Regarding the equation: If TCE is 0 K you have 1 and remove zero - 100% efficiency. If TCE is 20K and THE is 273K, the efficiency is 93%.
That is correct, a cold reservoir at absolute zero would allow 100% efficiency - as upper limit on the efficiency of real machines. An upper limit of 100% is trivial, but not problematic.
 
  • #19
Dale
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With independent I ment that the hot side of the pump and engine is both in free air.
Yes, so free air is the hot reservoir for both. All of my comments in 5 and 8 apply. You have to use all of the work from the ideal heat engine to run the ideal heat pump.
 
  • #20
Low-Q
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maximum possible COP is 1/0.7=1.43 so you would have to use all of the work from the ideal heat engine to power the ideal heat pump.
I thought that COP was describing the relationship between input work and output heat of a heat pump. Say you have a heat pump with COP of 10, is it so that this heat pump suddenly drop its COP to 1.43 as soon as it is connected to a heat engine with 70% efficiency? And, does it increase COP to 20 as soon as it is connected to a heat engine with 5% efficiency?

Vidar
 
  • #21
Dale
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I thought that COP was describing the relationship between input work and output heat of a heat pump.
Yes. Using my notation above [itex]COP_{heating}=Q_{HP}/W_P[/itex] for a heat pump in heating mode.

Say you have a heat pump with COP of 10, is it so that this heat pump suddenly drop its COP to 1.43 as soon as it is connected to a heat engine with 70% efficiency?
There isn't really any such thing as a heat pump with a COP of 10. There is a heat pump with a COP of 10 operating between two specified temperatures. The COP is strongly dependent on the two temperatures. If you have a perfect heat pump, the most efficient possible, then its COP depends only on the output temperatures as follows:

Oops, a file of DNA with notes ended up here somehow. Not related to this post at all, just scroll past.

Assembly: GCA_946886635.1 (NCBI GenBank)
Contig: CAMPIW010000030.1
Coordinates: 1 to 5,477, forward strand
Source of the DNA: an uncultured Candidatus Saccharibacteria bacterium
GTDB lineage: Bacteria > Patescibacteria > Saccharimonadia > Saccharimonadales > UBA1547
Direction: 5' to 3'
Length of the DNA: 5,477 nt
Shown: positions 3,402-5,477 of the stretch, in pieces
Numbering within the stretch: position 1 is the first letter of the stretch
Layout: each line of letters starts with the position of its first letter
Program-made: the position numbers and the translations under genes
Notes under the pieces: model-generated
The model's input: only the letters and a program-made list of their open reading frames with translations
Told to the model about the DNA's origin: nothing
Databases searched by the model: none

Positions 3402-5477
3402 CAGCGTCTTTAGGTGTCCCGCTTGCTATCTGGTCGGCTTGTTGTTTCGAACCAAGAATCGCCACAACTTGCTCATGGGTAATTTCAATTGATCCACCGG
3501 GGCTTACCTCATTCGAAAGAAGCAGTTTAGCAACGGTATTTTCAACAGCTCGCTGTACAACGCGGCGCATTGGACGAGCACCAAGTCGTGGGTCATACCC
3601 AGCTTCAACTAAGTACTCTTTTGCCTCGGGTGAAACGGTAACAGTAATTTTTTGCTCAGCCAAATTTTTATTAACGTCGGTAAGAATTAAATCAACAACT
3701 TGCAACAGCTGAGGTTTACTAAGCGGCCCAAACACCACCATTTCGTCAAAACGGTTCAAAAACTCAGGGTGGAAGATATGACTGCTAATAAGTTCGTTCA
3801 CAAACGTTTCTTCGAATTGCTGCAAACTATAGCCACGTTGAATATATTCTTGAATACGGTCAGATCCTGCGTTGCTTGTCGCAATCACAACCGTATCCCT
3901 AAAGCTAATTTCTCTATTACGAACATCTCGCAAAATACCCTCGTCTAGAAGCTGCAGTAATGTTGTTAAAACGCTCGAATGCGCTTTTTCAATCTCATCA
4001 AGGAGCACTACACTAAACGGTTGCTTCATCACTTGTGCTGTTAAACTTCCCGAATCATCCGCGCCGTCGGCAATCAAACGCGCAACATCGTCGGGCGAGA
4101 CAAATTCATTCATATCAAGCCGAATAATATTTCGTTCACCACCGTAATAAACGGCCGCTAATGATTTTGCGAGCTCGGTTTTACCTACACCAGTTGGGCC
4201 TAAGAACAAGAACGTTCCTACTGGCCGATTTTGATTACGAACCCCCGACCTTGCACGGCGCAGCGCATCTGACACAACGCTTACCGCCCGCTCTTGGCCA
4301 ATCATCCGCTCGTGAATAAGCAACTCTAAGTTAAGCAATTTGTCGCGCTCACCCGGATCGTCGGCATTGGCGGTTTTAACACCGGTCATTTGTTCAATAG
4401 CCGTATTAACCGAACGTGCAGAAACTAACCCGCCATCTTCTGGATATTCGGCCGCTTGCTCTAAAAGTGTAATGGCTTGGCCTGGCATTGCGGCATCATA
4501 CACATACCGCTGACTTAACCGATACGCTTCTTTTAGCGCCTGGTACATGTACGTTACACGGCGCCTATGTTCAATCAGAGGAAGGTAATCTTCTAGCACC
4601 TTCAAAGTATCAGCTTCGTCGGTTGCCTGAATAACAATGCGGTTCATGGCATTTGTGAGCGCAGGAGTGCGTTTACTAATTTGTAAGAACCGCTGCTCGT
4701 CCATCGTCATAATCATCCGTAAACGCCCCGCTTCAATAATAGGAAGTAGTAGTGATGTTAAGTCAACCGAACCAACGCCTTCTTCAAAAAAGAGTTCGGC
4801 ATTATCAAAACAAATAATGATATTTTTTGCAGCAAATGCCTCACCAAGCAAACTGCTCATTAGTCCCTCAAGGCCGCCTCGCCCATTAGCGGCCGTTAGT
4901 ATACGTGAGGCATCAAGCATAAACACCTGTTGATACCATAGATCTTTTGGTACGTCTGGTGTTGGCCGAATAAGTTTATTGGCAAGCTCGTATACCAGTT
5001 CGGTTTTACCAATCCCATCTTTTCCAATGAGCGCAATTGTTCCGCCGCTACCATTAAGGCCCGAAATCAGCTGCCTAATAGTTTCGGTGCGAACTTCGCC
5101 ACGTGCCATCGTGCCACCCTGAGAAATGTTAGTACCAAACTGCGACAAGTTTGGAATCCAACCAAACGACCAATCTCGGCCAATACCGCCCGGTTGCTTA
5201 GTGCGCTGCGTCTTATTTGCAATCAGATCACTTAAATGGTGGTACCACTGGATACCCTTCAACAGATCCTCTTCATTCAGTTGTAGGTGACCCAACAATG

[tex]COP_{heating}=\frac{T_{HP}}{T_{HP}-T_{CP}}[/tex]

It isn't that hooking a heat pump up to a heat engine reduces its efficiency, it is that a heat engine is most efficient for large heat differentials and a heat pump is most efficient for small heat differentials. So hooking a heat pump up to a good reservoir for an efficient engine will make a very inefficient heat pump.

http://en.wikipedia.org/wiki/Coefficient_of_performance

And, does it increase COP to 20 as soon as it is connected to a heat engine with 5% efficiency?
If you had a hot reservoir at 316 K and a cold reservoir at 300 K then an ideal heat engine would be 5% efficient and an ideal heat pump would have a COP of 20. Again, it isn't because you connected the heat engine to a heat pump, it is because you connected them both to the same two reservoirs, this time a pair of reservoirs that is efficient for pumps but inefficient for engines.
 
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  • #22
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...All heat engines and all heat pumps have a hot reservoir and a cold reservoir, that is part of the definition of heat engines and pumps. If you are not connecting the engine and the pump to the same pair of reservoirs then I am not sure what you are doing and why.

I have a stupid question.

Is this statement really true ? : "...all heat pumps have a hot reservoir and a cold reservoir."

I mean, usually a heat pump takes heat from a cold space like outside (cold reservoir) and moves the heat into a warm space like inside to heat your home (hot reservoir). But...

That is just an application.

What I mean is,... A refrigerator is a heat pump also right? Different application but fundamentally the exact same machine.

The refrigerator is sitting in the house at room temperature. It isn't working between two reservoirs, is it ?
 
  • #23
Low-Q
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I also have a stupid question. One thing is COP and efficiency. Another thing is the actual output energy at that efficiency. Two heat engines with same efficiency, operating at the same temperatures, can deliver different mechanical energy - that is dependent on the engines sizes. Two COP 3 heat pumps can deliver different amount of heat with different sizes. Or what? It will probably not change anything ...
 
  • #24
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What I mean is,... A refrigerator is a heat pump also right? Different application but fundamentally the exact same machine.

The refrigerator is sitting in the house at room temperature. It isn't working between two reservoirs, is it ?
Yes, it is. The room temperature air outside the refrigerator is the hot reservoir, the chilled air inside the refrigerator is the cold reservoir. All heat pumps move heat between two reservoirs, as I said above, it is their defining feature.
 
  • #25
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Yes, it is. The room temperature air outside the refrigerator is the hot reservoir, the chilled air inside the refrigerator is the cold reservoir. All heat pumps move heat between two reservoirs, as I said above, it is their defining feature.

Well...

What if I don't plug my refrigerator in ? Where are the hot and cold reservoirs then ?